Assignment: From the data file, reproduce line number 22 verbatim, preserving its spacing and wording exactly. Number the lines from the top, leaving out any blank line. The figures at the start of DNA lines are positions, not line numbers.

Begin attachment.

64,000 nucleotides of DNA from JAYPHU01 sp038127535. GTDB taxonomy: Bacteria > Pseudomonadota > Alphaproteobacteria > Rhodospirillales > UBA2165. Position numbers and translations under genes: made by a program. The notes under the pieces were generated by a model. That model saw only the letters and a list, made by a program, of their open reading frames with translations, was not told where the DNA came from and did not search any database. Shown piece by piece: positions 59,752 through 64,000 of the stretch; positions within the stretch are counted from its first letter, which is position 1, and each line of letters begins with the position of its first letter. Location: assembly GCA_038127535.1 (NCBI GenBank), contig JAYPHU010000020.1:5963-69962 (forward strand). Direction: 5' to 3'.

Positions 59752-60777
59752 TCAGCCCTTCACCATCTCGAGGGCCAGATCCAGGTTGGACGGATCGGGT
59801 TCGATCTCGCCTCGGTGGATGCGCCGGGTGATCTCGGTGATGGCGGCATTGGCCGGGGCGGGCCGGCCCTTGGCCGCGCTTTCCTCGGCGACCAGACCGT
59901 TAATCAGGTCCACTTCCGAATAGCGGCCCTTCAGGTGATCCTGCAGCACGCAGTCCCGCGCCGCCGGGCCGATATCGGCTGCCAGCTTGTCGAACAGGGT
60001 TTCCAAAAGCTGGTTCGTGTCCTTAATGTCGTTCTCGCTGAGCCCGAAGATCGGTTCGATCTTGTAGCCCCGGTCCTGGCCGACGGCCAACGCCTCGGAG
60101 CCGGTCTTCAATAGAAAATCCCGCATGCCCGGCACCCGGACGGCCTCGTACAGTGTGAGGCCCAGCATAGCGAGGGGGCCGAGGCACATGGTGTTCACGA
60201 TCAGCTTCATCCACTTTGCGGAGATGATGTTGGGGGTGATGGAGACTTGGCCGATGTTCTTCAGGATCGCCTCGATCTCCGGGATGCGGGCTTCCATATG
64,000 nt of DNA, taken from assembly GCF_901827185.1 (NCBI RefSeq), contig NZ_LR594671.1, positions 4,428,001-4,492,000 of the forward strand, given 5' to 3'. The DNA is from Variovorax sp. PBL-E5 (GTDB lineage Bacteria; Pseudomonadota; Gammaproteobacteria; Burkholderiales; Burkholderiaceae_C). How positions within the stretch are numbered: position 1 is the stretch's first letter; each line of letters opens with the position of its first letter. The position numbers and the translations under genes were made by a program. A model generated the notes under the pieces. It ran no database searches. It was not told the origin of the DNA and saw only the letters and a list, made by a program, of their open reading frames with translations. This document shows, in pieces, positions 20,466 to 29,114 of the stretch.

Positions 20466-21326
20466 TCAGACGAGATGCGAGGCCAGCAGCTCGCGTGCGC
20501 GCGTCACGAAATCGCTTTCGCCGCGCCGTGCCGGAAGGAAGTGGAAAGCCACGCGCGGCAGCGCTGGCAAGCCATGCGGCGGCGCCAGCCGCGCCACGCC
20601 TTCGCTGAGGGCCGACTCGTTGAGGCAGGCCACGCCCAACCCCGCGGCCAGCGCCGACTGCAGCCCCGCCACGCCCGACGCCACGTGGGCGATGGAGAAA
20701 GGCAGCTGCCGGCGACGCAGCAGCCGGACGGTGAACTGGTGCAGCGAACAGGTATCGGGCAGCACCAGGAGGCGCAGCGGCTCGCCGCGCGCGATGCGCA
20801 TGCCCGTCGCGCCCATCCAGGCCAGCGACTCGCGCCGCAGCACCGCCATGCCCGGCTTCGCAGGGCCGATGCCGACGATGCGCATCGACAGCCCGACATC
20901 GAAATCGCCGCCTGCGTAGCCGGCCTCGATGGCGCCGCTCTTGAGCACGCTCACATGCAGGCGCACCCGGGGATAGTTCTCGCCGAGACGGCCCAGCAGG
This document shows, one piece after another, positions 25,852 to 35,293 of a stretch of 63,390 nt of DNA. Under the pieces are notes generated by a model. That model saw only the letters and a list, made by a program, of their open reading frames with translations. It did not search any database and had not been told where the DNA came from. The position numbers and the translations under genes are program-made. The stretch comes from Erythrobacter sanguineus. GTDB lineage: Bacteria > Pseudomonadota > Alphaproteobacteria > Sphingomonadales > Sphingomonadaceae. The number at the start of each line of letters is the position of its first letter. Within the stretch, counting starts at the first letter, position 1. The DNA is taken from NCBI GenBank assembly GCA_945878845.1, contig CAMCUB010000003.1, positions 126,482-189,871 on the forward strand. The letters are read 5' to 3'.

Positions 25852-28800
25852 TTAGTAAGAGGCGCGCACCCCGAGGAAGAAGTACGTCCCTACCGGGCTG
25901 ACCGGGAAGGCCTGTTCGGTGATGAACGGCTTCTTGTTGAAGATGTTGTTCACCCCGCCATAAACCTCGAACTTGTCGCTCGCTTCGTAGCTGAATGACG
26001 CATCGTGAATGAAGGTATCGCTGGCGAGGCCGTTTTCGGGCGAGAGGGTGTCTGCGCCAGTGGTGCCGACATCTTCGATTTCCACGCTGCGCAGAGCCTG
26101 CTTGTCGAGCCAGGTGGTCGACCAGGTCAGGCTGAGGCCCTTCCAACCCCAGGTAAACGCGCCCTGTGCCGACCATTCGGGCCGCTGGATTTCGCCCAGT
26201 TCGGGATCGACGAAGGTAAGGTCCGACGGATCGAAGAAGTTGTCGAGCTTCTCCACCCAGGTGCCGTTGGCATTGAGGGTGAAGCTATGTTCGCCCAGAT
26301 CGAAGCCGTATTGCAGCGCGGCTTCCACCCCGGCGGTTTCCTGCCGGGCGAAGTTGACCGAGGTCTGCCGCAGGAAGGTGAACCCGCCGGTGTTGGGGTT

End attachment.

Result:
26101 CTTGTCGAGCCAGGTGGTCGACCAGGTCAGGCTGAGGCCCTTCCAACCCCAGGTAAACGCGCCCTGTGCCGACCATTCGGGCCGCTGGATTTCGCCCAGT